This is the second time LUS applied for the VW money. The utility’s first attempt at funding through the trust wasn’t successful. A second round was opened this year, according to Stewart, and last week LUS turned its application, which asks for more than $150,000 in grants.
LUS is at the beginning stages of a major power planning process called an integrated resource plan. Stewart says LUS has shortlisted four consultants to assist LUS on the IRP and will bring those candidates in for staff presentations in the coming weeks. He’s hoping to have a contract in place by June. A big part of the IRP is projecting the future of power demand, i.e. how much electricity the city will need, and how to meet the demand. Stewart has positioned this iteration of the process to be more public than previous go-rounds, saying in recent interviews that he wants the public to help create a vision for the future of the electric utility.
Meanwhile, automakers are investing billions in EV fleets. Lafayette has been criticized for lagging behind national (and even regional) adoption of EV infrastructure. Industry movement is now difficult to ignore. VW itself plans to spend $80 billion over the next five years developing EVs and outfitting them with batteries, according to The Economist, ultimately producing 20 million electric cars in the next decade.
Why this matters. EVs are only one disruption the utility industry faces. Bernhard Capital Partners criticized LUS’s lack of innovation and flexibility when the private equity firm pursued purchasing the right to manage the utility. LUS has been more proactive in the last couple of years exploring renewable energy and other disruptive technologies, contracting wind power from the midwest last year, but nevertheless has been cautious to dive into a fast-moving space.
The mayor-president believes Lafayette is in its best financial position ever. His optimism overlooks flatlining property tax revenue.
My dad is a preacher. A good one. His sermons, whether delivered from the pulpit, at home or as a prelude to my being grounded, taught me a lot about life. And because we went to church whenever the lights were on — and because I’ve been grounded often and for a variety of reasons that seemed like good ideas […]
Lafayette’s retail sales are on the rise after a string of bad years. But we still have a long way to go.
The gist: Still in its infancy, the Lafayette Public Innovation Alliance, created by the mayor-president to kickstart Lafayette’s pivot to technology, is working to find its way. Opportunity Zones could figure prominently in the trust’s work.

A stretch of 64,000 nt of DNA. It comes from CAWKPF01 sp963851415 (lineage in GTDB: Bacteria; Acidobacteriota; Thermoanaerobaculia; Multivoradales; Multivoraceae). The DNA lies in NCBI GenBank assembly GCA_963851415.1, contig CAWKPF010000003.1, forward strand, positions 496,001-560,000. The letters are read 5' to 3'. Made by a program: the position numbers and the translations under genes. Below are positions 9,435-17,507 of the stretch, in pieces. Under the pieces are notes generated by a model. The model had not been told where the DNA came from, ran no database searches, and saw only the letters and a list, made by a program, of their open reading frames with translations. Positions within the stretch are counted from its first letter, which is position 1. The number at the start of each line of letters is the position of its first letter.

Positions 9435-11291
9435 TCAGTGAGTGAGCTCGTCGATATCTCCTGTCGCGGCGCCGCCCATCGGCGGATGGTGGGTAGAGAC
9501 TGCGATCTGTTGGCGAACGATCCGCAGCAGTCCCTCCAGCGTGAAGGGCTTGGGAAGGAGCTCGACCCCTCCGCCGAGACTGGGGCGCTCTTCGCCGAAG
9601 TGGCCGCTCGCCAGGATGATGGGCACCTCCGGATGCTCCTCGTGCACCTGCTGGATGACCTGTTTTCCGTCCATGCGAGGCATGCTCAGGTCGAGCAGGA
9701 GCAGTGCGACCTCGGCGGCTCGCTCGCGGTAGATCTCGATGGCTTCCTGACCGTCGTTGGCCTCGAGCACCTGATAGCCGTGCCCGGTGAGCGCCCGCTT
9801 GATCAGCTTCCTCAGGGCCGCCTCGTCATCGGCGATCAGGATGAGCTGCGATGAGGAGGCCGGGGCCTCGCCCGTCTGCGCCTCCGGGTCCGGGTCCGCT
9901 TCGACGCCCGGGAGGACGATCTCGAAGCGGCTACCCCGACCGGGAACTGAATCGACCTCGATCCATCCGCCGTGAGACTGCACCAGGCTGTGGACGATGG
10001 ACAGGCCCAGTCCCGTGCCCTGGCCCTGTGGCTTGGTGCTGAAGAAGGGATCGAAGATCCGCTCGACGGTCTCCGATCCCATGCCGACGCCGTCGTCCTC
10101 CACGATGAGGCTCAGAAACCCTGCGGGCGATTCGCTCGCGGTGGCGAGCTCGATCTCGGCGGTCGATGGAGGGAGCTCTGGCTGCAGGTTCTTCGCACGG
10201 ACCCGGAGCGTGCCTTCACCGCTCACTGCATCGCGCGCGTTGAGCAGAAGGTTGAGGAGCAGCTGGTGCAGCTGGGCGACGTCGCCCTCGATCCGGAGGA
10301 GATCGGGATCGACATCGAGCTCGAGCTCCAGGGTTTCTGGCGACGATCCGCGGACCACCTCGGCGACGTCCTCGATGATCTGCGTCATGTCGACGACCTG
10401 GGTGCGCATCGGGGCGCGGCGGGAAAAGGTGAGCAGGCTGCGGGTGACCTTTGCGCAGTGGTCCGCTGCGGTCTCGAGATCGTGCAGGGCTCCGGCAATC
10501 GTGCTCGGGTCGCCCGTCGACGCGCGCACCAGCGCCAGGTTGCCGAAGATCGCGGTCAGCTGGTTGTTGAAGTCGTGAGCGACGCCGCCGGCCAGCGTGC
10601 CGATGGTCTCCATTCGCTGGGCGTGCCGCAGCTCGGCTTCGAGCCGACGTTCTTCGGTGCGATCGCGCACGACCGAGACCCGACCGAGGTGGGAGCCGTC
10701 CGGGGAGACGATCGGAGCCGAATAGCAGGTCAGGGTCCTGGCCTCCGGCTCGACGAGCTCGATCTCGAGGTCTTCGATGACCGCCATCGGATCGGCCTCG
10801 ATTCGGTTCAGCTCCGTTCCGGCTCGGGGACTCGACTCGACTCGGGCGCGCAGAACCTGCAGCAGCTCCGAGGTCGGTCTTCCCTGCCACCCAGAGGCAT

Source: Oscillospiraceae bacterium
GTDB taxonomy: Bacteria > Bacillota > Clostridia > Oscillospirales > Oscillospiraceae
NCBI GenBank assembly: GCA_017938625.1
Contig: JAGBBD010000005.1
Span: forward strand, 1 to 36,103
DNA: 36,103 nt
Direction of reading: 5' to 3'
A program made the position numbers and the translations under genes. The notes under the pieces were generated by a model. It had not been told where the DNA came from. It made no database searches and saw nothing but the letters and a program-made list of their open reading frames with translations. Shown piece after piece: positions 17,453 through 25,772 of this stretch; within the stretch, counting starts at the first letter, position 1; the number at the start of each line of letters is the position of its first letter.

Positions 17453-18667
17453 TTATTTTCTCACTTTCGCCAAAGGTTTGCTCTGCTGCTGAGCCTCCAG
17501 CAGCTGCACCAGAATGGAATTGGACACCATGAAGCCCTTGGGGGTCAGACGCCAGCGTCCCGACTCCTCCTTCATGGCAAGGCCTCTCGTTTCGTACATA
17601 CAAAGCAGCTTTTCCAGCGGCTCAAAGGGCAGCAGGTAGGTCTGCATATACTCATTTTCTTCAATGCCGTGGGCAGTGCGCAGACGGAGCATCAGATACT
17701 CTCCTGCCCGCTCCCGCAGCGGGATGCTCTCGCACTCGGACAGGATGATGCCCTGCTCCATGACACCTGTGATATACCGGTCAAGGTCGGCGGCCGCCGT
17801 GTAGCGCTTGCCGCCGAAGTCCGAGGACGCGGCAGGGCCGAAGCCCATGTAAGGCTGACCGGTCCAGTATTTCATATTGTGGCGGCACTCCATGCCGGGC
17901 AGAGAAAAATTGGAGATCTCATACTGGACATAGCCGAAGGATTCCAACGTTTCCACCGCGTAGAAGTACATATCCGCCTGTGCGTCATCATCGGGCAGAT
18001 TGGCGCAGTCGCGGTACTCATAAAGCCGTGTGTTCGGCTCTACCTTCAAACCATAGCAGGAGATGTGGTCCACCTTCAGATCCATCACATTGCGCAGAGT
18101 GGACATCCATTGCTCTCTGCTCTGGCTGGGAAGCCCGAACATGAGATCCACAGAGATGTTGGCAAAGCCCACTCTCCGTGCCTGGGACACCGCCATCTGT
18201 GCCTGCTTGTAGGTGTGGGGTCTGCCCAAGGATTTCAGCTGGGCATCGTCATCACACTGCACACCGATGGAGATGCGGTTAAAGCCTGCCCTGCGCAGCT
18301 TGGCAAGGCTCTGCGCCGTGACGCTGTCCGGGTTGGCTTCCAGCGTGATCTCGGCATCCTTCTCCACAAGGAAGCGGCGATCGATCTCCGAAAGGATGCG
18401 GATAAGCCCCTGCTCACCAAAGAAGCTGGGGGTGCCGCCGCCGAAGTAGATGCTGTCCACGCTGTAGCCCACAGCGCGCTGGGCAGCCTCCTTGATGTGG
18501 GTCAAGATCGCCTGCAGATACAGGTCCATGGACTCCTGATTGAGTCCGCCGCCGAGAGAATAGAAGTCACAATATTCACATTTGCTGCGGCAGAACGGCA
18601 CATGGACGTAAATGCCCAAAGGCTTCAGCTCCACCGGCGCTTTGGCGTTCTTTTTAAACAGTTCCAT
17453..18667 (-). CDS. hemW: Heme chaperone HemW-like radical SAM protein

Get caught up, quickly: LPIA is a public trust created by M-P Joel Robideaux and voted into existence by the City-Parish Council last summer to nurture the growth of software development and innovation in Lafayette Parish. It had its first meeting in January and held its second last month. The mayor-president has embraced the technology sector as an economic driver for the region. The LPIA is his vehicle for pursuing these aspirations.
LPIA aims to drive adoption and use of federal Opportunity Zones. Opportunity Zones are part of a new federal tax incentive program that provides preferential capital gains tax treatment to money invested in “Opportunity Funds” that invest in these zones. Lafayette’s zones include the Oil Center, Downtown and portions of the University Avenue corridor. It’s not clear yet what specific role LPIA will take in achieving the goal, but at a minimum Robideaux wants the organization to be a champion for these efforts.
Lafayette (sort of) has an innovation district now. While there’s been no formal proclamation, Robideaux has positioned LPIA to create an innovation district that overlays those opportunity zones. An innovation district is an urban development strategy to regenerate underperforming areas to be more desirable to innovation companies and workers. The thinking here is to stack incentives and programming by adding an innovation district over the same footprint. It’s not clear yet what this designation actually changes other than reinforcing the intent of Robideaux’s focus on catalyzing growth in these areas through technology.
No discussion of Crypteaux. Since its inception, the LPIA has been connected to Crypteaux, the mayor-president’s pitch to create a municipal cryptocurrency for Lafayette and transform our community into a living lab for blockchain technologies. Crypteaux figured heavily into the LPIA’s first meeting agenda, which included an at-length discussion of using cryptocurrency as an investment vehicle of sorts to fund LPIA ambitions. Notably, Crypteaux was not part of the March meeting’s agenda.
No plans for staffing, yet. There was at one time talk of a potential agreement with UL (Ramesh Kolluru, UL’s VP of Research, sits on the LPIA) to provide staffing until LPIA could pay for its own. But members decided to postpone discussing a staffing plan until funding is secured.
Starting work on a mission. One major discussion item was working to define LPIA’s mission in a way that helps the public really understand what the organization does. LPIA is eyeing an event this fall to tie together a variety of other innovation and technology-centric events like the Opportunity Machine’s Innovation Conference and CajunCodeFest.
Why this matters? Lafayette has to replace the billions of dollars and thousands of jobs lost in its economy since 2014. Technology and software businesses offer some of the greatest potential to do that. Given that LPIA has set out to help attract and grow those businesses, there’s a lot riding on the success of this venture.
The gist: On Saturday, March 30, from 9 a.m.-2 p.m., Louisiana Economic Development is hosting a career fair in Baton Rouge to help CGI fill the 400 new jobs the consulting giant is creating in Lafayette.
An improving unemployment rate offers an incomplete picture. Fewer people aren’t unemployed. Fewer people are working.